Vineyards clinging to the steep slopes of the Rhine River Valley.

If the vineyards don’t catch your attention, the numerous castles along the way will.

After yet another fine dining experience on board and a wonderful night’s rest thanks to our hotel on water’s smooth sailing, we disembarked at Frankfurt, known as the Manhattan of Europe.

Frankfurt, a central German city on the river Main, is a financial powerhouse – it’s home to the European Central Bank – with soaring skyscrapers as well as traditional old town architecture. It is also the birthplace of the famed writer Johann Wolfgang von Goethe whose former home is now the Goethe House Museum. Like much of the city, it was damaged during WW II and later rebuilt. The rebuilt Altstadt, or Old City, is the site of Römerburg, a square that hosts an annual Christmas market.

We were told to expect the unexpected in Speyer, a city where ancient treasures harmoniously co-exist with modern-day innovation. It was day 8 of our river cruise and we stopped off here for more discoveries and exploration.

Founded by the Romans, Speyer is one of Germany’s oldest cities. The impressive Speyer Cathedral, a number of other churches, and the Altpörtel (old gate) dominate the Speyer landscape. In the cathedral, beneath the high altar, are the tombs of eight Holy Roman emperors and German kings.

The city is famous for the 1529 Protestation at Speyer. One of the ShUM cities, Speyer and its Jewish courtyard are part of the UNESCO World Heritage Site. The ShUM cities of Speyer, Worms and Mainz refer to the cluster of three Jewish communities in the 11th century, namely Shpira, Warmaisa and Magenza. They were centres of Jewish scholarship and of great importance for Ashkenazi Judaism.

After yet another 5-star lunch, we hopped onto a luxurious coach for a short drive to Heidelberg. Heidelberg is well-known for its universities and romantic cityscape. Surrounded by forested hills, it sits on the banks of the Neckar River. The Old Town is filled with museums and historical buildings like the Church of the Holy Spirit, the Karl Theodor Bridge (180-meter long and built in sandstone in 1788), and a castle that mixes Gothic and Renaissance styles (built in the early 13th century).

The Marktplatz (market square) is the heart of the Altstadt (old town) and sits just below the Heidelberg Schloss (castle) where it hosts old and modern houses in a maze of narrow, cobblestoned streets. Boutiques and restaurants as well as attractions such as the Palatinate Museum and the Studentenkarzer (the students’ jail).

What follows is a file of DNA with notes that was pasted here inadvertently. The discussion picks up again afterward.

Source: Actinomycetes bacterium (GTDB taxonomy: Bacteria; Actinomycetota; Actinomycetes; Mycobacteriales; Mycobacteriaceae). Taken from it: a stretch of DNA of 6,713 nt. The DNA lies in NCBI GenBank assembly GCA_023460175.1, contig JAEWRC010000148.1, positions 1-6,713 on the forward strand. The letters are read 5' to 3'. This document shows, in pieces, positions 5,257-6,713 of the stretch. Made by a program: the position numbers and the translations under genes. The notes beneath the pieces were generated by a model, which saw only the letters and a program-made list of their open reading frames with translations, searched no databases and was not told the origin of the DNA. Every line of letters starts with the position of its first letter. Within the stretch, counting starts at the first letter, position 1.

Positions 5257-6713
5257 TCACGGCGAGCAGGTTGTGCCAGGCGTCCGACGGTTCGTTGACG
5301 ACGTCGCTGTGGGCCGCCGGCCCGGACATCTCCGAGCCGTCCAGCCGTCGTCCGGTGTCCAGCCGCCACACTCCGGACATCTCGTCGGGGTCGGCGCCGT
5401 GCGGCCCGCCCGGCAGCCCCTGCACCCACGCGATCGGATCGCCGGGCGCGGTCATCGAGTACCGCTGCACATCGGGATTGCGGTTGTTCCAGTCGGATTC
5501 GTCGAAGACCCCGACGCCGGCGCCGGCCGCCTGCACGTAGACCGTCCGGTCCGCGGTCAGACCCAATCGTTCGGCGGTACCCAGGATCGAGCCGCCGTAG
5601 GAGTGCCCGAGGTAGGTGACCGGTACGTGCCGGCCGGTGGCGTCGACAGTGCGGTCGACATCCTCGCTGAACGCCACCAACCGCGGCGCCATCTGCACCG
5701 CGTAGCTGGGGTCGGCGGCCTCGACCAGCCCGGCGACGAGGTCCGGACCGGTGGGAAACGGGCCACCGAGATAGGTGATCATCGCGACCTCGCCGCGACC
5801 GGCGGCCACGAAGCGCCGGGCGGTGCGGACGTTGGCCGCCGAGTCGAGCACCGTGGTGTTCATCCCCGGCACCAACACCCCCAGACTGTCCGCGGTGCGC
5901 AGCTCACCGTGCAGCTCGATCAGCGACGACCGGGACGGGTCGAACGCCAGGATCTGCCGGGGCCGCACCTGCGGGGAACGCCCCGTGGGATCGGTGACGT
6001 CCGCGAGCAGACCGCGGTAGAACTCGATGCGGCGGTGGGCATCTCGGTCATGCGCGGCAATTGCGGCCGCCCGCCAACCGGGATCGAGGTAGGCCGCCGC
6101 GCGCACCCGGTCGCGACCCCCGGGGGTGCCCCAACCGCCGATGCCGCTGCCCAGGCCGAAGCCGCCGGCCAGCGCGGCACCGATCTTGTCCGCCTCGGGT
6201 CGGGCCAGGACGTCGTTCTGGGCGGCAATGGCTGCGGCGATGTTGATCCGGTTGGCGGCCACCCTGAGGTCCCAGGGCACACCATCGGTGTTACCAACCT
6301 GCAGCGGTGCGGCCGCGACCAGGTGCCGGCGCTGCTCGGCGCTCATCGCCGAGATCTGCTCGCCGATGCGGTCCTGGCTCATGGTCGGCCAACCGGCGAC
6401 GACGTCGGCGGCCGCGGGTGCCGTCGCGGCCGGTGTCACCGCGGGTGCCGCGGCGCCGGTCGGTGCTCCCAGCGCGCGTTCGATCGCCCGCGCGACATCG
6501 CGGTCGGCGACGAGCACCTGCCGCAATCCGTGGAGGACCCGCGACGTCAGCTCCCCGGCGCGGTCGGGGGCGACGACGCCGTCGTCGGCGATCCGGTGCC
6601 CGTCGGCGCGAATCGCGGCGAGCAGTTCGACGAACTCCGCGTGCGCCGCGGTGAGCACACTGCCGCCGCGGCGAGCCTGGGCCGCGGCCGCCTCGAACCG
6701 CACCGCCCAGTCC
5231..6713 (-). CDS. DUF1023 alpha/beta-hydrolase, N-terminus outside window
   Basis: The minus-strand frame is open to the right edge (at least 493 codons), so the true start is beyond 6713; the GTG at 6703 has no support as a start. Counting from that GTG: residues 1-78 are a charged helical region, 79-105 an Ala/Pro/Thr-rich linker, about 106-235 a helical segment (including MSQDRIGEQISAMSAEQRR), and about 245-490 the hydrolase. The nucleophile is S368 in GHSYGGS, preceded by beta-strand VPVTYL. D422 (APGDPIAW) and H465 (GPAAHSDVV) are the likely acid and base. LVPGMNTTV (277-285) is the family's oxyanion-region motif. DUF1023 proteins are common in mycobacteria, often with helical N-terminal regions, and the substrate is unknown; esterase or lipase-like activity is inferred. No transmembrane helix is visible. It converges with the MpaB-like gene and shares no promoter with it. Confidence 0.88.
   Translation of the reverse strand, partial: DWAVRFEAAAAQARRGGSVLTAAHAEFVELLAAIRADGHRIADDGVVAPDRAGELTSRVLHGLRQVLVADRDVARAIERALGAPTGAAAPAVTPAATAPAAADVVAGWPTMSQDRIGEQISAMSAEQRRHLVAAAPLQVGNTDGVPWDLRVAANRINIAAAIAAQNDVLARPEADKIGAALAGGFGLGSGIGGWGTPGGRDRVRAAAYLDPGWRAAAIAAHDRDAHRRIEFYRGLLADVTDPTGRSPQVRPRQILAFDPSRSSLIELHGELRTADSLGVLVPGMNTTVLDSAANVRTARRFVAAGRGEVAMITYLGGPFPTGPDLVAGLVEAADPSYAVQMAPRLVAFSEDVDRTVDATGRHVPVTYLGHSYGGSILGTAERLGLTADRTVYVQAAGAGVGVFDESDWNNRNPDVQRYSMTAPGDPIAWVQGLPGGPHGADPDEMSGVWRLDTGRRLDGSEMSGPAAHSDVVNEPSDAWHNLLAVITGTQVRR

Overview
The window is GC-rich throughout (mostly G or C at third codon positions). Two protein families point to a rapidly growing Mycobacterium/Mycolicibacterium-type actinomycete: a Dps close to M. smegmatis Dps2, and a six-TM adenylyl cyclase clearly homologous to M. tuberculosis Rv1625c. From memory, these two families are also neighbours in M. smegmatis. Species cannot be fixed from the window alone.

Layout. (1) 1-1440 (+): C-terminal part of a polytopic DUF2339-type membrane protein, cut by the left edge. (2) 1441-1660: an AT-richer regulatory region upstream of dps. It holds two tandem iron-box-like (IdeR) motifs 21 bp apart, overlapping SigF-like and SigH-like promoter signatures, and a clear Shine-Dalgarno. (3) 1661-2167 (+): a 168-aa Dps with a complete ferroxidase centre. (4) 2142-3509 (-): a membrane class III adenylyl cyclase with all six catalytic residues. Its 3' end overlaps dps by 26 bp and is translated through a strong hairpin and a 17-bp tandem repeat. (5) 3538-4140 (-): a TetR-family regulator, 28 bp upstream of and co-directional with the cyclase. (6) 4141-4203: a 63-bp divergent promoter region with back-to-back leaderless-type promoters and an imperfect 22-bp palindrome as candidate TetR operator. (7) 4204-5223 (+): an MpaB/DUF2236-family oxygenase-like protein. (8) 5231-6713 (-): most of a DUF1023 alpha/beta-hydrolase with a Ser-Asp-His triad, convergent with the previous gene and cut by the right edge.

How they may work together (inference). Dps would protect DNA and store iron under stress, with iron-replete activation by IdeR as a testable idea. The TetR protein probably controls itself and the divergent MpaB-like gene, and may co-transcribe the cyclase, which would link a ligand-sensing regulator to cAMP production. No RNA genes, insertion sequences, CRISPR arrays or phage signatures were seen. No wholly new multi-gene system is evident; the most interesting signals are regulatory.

Many, many moons ago I had the privilege, as a motoring journalist, to cruise down the Rhine from Strasbourg to Rotterdam, so I was looking forward to our visit to this city, our brief excursion into north-eastern France’s Alsace region. It was day 9 of our cruise and we were looking forward to this historic city with its cobbled lanes, half-timbered homes, giant stork nests and impossible-to-resist pastry shops.

Controlled over the centuries by either France or Germany, Strasbourg – cross-cultural and bilingual – offers a delightful combination of old and new, as well as French and German characteristics. After exploring many of the highlights on a city tour – which included the statues of theologian, humanitarian, philosopher and physician Albert Schweizer and Johannes Gutenberg, inventor, printer and publisher who introduced printing to Europe with his mechanical printing press – we ventured inside the Strasbourg Cathedral (or the Cathedral of Our Lady of Strasbourg), one of the city’s most famous sites. The same craftsmen who built Chartres worked on it, and the rose window may be Chartres’ equal.

Our wonderful Rhine cruise was coming to an end, very sadly, but we still had Basel in Switzerland to explore on day 10. We started our visit with a unique ferry trip across the Rhine to Kleinbasel. The ferry works by natural current only and a cable guides it across. Then we took a scenic walk along the Rhine promenade for the best views of the Patrician houses and historic facades on the opposite Grossbasel side. Once we crossed back over the river via the Mittlere Brücke (Middle Bridge), we visited the impressive Basel Minster, a Catholic Cathedral built between 1019 and 1500 in Romanesque and Gothic styles. Today it’s a Reformed Protestant Church.

Before weaving our way through the city’s cobbled streets and narrow alleys, we took in the beautiful panoramic view of the city and its bridges.

Incidentally, Basel’s position at the borders of France and Germany makes it a popular place to work for commuters from three countries.

Our final evening on board was celebrated with a special Captain’s Farewell Reception and Dinner, yet another memorable gastronomic experience.

The next morning we flew to Brussels in Belgium via Munich for the next leg of our European odyssey, a land tour of the three Benelux countries, but that’s for next time.